A Quiet Place – Spoiler-Free Review

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A Quiet Place is one of the best horror films I’ve seen in a theater. It’s not often to find a good one not released direct to DVD when it comes to new horror. I won’t spoil the movie for you by giving details, but rather point out what this movie did right, and why it’s more than worth your time.

They didn’t spoil the pacing or tension by explaining things. There is no backstory, no details about what, why, or how. It doesn’t need to explain itself. There are a few newspapers strewn around that show something happened, but even those have a purpose; they aren’t thrown in only to give explanation. The information is as ambiguous as it should be.

The movie isn’t full of extra garbage that’s not important to the story. No excessive gore, no unneeded sex scenes. The story is what it is, and all it needs to be.

Creatures. Too many movies show too much of the creature. And too soon. This movie only reveals glimpses and quick, mostly shadowed shots. They saved revealing the creature until the end, just as a good creature flick should do. And although I’m a fan of practical effects over digital, they were actually pretty awesome.

The ending, while quite abrupt, is well-executed. There isn’t a sunrise where everyone walks away and things are fine. They don’t go into any boring and expected solution where everything is explained and tied up neatly. It ends where it should end.

All in all, a great new horror movie that will more than likely be added to my collection.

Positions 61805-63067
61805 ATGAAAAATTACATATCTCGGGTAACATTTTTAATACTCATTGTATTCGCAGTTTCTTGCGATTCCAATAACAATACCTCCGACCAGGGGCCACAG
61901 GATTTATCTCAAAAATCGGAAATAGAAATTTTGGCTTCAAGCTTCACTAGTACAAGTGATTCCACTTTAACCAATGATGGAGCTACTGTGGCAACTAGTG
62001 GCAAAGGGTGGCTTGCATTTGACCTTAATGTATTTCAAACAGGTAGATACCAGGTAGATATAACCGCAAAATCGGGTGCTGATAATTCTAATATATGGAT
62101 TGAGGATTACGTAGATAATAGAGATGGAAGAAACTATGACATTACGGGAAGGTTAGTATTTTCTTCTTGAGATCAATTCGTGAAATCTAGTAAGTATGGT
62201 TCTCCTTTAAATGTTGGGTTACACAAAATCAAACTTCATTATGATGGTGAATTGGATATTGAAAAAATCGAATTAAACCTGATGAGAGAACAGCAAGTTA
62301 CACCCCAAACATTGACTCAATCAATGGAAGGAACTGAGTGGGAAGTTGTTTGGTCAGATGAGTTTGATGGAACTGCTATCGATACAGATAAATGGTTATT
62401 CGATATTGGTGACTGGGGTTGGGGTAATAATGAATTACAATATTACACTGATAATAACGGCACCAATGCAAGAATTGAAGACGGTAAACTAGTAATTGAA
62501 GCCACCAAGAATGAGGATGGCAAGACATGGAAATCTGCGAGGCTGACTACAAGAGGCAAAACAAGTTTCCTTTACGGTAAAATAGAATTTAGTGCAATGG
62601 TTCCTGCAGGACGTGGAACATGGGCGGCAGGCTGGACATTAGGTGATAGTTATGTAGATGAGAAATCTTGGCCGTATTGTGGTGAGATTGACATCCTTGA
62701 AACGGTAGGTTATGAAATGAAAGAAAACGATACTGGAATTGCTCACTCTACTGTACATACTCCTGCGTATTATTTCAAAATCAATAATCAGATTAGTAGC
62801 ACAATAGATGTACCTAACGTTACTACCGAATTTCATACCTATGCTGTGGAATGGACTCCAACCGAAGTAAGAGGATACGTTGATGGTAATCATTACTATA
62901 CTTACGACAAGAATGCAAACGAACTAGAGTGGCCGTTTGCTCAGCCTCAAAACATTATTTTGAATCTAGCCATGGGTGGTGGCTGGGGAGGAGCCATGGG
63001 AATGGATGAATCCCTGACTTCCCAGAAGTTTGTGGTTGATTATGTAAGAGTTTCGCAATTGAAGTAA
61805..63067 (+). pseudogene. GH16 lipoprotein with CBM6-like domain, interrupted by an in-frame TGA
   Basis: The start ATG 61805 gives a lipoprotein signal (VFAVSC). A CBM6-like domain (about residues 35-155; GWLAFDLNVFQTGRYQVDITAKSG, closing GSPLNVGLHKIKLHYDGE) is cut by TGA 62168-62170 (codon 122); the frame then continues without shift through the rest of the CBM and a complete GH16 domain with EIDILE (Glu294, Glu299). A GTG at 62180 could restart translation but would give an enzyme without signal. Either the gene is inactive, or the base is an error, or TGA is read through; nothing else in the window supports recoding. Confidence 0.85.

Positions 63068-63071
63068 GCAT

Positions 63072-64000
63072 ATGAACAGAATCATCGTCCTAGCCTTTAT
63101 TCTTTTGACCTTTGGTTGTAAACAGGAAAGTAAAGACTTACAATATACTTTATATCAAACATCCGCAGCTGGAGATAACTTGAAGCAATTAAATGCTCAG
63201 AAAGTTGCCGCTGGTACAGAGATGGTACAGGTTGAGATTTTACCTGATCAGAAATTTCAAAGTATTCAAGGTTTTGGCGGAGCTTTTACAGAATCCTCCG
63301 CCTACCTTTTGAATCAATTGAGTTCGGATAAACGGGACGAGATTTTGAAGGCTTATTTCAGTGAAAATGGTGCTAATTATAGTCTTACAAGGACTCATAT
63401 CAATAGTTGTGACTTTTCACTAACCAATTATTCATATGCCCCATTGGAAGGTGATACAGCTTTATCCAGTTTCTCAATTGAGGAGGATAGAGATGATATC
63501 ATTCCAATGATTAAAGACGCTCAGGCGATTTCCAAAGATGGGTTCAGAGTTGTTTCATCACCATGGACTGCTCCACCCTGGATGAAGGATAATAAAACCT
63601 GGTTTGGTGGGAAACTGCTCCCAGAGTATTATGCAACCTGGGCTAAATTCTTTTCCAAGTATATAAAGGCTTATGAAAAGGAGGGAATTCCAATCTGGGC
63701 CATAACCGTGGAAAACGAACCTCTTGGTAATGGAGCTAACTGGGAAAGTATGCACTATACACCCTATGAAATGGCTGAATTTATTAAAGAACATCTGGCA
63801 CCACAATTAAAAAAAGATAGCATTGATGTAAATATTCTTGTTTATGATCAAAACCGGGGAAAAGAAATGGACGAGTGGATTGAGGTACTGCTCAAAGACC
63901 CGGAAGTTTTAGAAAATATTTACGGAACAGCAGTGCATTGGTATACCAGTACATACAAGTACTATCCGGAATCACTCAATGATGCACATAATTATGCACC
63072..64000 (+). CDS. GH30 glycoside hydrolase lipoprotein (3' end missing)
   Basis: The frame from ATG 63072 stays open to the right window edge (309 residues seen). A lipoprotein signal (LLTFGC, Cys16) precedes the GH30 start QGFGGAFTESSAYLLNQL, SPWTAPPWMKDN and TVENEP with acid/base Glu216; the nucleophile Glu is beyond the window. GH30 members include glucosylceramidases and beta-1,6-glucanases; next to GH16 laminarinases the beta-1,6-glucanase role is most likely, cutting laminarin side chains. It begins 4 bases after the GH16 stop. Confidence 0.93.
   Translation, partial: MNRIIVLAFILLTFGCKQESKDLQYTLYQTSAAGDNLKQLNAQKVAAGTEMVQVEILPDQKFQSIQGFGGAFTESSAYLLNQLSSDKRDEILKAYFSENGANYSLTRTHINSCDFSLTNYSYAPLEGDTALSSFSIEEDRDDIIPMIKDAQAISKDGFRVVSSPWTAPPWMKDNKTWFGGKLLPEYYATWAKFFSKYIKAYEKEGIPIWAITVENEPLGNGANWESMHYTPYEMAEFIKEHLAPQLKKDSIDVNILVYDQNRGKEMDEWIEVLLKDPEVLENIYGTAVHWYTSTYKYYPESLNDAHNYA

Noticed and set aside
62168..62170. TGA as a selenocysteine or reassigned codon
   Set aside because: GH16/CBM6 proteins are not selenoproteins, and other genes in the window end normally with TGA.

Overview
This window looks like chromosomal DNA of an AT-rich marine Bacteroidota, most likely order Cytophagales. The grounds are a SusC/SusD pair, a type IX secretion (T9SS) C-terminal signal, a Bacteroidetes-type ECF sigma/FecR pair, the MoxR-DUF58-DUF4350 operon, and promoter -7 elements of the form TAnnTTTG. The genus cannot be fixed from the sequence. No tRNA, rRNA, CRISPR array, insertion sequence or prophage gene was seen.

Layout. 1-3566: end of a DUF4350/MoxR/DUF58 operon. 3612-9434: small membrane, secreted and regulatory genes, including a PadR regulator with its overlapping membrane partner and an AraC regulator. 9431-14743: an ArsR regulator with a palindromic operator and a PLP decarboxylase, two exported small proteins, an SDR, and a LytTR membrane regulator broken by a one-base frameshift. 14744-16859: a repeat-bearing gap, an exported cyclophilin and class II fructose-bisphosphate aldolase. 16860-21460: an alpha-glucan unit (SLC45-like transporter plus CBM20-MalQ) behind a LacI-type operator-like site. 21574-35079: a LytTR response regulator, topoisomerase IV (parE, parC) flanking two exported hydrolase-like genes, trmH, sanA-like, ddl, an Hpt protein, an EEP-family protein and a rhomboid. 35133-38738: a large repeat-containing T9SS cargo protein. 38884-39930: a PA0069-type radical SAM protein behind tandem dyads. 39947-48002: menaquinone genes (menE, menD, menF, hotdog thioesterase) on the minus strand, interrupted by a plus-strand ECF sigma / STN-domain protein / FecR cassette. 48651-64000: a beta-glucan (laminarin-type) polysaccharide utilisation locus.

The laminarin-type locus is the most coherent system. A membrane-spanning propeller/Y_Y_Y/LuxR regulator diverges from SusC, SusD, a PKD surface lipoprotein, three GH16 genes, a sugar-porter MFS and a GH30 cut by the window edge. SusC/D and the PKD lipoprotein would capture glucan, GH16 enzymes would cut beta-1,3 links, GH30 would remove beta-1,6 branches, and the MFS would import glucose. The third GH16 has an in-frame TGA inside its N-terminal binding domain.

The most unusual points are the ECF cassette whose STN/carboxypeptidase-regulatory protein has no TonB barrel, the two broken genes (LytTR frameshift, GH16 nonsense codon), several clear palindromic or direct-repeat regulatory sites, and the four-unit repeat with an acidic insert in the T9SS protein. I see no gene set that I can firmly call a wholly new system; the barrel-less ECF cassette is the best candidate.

I highly recommend seeing it!

 

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Judging Hellraiser: Judgment

As a long-time fan of the Hellraiser franchise, I had to watch this one. But I was hesitant to do so after the saturation of not-so-great Hellraiser movies. I’m not saying they’re complete garbage—some of them have their own charm—but the first two resonate with me in a way none of the others can.

If you haven’t read Clive Barker’s The Hellbound Heart I strongly encourage you to!

I won’t say that Judgment was the worst of the franchise. But I think it doesn’t belong there.

First off, any Hellraiser without Doug Bradley as Pinhead just doesn’t work for me. When the same actor has played a character for so long, it’s a hell of a thing to try and get the same effect with another actor. No matter their skill, it just isn’t the same. Another actor playing Pinhead is like someone other than Hugh Jackman playing Wolverine. No matter how badass they are at the role, the original character has been the same actor for way too long for it to really work.